Options for early phase clinical development include the examination of the treatment activity of the investigational agent in patients with marker lesions or in patients undergoing cystectomy. Marker lesions are small (<3 cm) areas of low grade papillary carcinoma that are biopsied and left in place to subsequently assess anti-tumor activity. Following administration of study drug, these lesions are subsequently examined cystoscopically for response to the experimental drug and residual disease is resected. The number of patients involved in these “proof of concept” studies should be limited to as few as necessary to demonstrate the anticipated magnitude of activity and they should be followed closely. Alternatively, the study drug may be administered to patients with residual disease who are awaiting cystectomy. This approach is particularly advantageous for patients with Tis, in whom marker lesions are not reliably assessed. In addition, this approach allows examination of activity over the entire bladder through pathological assessment of the surgical specimen. Drawbacks to this approach include the limited time window available for observation of activity after the last dose of study drug since surgery should not be delayed and patients should not forego neoadjuvant chemotherapy to permit study of a new drug.

In late phase clinical development, priority should be given to the use of randomized controlled superiority trials rather than single-arm designs. Single-arm trials may be considered for situations in which it is unethical to randomize patients to a placebo control or in which an appropriate active control does not exist. A placebo control may be considered in patients without a significant risk of progression such as patients with low-risk and possibly intermediate-risk disease. For intermediate- and high-risk disease, a randomized superiority trial against an appropriate active control or a randomized trial in which the experimental therapy is added to the standard of care (e.g., BCG ± experimental therapy) is recommended. For example, patients with persistent/recurrent disease after a single induction course of BCG could be randomized to additional BCG vs. experimental therapy or to BCG ± experimental therapy. In patients with BCG-unresponsive disease, radical cystectomy should not be unduly delayed while awaiting a response to an experimental agent.

Single-arm trials may be considered when an appropriate control does not exist (e.g., patients with BCG-unresponsive disease). The statistical analysis plan should be pre-specified for all trials. For a single-arm trial, the statistical plan should include a historical control based on the entry criteria and endpoints employed. For trials with a regulatory intent, it is advisable to discuss the trial design in advance with the appropriate review division of the FDA. The Agency realizes that historical controls may provide an imprecise estimate of contemporary patient outcome and recommends that the chosen historical controls be discussed with the Agency prior to trial initiation.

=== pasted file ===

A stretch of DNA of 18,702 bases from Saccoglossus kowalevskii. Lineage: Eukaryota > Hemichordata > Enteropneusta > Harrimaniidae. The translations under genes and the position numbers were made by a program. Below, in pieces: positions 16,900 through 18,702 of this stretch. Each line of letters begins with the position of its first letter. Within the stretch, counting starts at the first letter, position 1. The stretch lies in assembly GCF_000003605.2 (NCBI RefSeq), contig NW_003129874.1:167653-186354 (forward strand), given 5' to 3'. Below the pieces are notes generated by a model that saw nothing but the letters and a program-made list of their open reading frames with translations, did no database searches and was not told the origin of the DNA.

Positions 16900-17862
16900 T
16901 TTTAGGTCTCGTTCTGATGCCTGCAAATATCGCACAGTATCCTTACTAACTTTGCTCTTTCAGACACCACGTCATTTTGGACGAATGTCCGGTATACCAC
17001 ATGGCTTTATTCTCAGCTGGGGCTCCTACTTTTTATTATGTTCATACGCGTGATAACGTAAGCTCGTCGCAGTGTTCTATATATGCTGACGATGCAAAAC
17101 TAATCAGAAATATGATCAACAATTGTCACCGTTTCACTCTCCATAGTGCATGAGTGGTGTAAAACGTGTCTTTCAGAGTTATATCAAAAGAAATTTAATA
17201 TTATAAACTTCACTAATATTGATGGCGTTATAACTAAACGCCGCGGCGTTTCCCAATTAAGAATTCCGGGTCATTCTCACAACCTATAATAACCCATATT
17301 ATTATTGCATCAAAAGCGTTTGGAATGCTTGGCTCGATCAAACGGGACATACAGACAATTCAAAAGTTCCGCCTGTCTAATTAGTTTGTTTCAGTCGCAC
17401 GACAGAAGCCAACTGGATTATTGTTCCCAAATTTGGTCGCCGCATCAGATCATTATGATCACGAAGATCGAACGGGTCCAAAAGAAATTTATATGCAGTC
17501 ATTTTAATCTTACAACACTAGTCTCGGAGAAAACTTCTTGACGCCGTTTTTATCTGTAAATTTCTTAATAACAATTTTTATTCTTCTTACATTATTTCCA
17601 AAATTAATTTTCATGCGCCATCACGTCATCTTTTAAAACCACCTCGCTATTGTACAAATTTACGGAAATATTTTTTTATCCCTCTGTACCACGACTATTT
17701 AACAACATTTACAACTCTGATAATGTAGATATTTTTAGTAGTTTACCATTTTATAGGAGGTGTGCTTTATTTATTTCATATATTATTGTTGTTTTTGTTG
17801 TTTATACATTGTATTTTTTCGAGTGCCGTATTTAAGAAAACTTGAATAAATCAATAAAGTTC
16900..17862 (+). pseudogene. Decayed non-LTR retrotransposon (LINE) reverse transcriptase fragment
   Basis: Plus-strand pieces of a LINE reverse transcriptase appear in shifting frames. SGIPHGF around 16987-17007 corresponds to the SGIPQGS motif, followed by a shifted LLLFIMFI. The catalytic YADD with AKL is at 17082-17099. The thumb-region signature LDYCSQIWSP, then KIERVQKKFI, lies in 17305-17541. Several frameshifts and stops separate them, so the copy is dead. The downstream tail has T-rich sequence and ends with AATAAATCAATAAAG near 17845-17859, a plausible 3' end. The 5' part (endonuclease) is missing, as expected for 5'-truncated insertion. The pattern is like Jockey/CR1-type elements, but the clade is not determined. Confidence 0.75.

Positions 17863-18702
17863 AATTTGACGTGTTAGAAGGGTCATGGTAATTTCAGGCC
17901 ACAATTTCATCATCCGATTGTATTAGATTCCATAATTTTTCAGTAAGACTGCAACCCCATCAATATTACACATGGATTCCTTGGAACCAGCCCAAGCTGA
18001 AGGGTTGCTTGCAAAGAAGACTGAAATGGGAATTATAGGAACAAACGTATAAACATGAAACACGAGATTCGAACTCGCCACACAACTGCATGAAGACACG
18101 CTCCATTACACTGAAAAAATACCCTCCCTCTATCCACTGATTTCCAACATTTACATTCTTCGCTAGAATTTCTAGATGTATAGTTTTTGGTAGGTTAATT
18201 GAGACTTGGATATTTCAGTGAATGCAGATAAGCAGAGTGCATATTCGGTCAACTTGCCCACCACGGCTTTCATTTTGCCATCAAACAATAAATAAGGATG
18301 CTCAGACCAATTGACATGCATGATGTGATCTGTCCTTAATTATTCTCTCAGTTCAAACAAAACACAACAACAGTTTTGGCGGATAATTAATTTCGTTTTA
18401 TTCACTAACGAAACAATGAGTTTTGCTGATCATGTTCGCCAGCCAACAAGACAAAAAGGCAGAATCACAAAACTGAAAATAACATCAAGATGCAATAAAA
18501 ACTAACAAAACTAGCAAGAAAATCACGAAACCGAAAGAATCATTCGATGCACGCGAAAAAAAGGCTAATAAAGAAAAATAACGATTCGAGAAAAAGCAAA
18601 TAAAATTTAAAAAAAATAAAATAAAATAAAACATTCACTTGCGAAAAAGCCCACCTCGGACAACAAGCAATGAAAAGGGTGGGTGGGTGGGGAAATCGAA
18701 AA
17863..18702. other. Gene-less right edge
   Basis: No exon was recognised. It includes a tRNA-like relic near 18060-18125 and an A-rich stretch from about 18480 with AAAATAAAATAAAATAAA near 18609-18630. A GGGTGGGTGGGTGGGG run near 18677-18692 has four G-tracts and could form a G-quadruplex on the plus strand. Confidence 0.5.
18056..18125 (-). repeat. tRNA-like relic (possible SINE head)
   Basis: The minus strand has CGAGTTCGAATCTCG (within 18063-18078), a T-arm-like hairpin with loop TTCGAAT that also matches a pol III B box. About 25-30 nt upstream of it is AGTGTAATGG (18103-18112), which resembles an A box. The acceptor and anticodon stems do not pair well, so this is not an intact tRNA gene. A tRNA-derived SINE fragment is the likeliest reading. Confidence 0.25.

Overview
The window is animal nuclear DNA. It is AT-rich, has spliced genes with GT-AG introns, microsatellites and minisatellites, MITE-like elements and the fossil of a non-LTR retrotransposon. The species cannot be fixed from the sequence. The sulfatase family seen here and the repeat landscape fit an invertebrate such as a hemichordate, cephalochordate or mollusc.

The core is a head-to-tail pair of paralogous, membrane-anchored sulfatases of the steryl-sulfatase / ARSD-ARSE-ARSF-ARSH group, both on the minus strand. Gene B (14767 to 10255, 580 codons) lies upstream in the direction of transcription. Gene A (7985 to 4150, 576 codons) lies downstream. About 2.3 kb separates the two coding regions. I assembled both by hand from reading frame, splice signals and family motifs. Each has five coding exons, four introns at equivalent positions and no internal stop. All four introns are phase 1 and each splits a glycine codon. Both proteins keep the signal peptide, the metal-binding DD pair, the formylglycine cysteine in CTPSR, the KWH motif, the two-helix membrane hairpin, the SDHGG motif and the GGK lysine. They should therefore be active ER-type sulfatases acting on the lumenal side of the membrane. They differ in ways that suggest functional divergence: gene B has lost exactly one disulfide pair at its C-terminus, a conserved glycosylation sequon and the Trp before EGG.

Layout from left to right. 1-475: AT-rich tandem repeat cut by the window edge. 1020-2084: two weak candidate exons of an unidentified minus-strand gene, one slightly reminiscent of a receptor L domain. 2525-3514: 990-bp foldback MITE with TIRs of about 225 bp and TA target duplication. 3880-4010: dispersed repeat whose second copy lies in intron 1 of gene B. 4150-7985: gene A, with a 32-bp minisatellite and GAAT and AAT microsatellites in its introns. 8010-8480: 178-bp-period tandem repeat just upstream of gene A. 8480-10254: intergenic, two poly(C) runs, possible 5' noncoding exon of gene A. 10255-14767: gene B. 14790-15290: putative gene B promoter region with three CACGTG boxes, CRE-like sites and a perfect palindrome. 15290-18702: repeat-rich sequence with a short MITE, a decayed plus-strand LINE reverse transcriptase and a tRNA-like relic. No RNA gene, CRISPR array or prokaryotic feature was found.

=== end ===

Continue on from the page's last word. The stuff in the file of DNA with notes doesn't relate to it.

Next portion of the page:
A critical factor in the design of any trial is the entry criteria. Patients with NMIBC have a varying risk of recurrence and progression even within the conventional risk strata. Thus, it is important that entry criteria are strictly defined in all trials and patients are stratified by their risk strata in randomized trials. For example, it is reasonable to include patients with Tis and papillary disease (T1, or high grade Ta) in the same trial, but to stratify to ensure equal distribution of patients with Tis, T1, or high grade Ta disease between arms.

The investigator performing the cystoscopy has an important impact on patient staging and outcome. Therefore, consideration should be given to stratification by investigative site or geographic location. Even with this stratification factor in place, it is important to ensure that all urologists participating in a trial are examining and documenting their examination of the bladder as pre-specified in the protocol. Consideration should be given to stratification by whether or not the urologist uses fluorescence-guided cystoscopy in the examination of the bladder.


Central review of pathological and radiological assessments should be considered for the primary endpoint of trials with regulatory intent. Nevertheless, real-time central pathological assessment is not always feasible and, therefore, immediate treatment decisions for patients with NMIBC are often based on local pathology. In this setting, the preferred option is to use the local pathology assessment in the analysis of the primary endpoint. Central pathological review of patient biopsy(ies) at study entry and biopsies performed as part of on-study assessments should be conducted to support a marketing application. This, ideally, should be done in all patients. In a large study, use of central review can be considered, at a minimum, in a representative/random sample to ascertain lack of bias in the local pathology assessments. The results of analyses based on the findings of the central pathology review should be consistent with the primary analysis based on local pathology.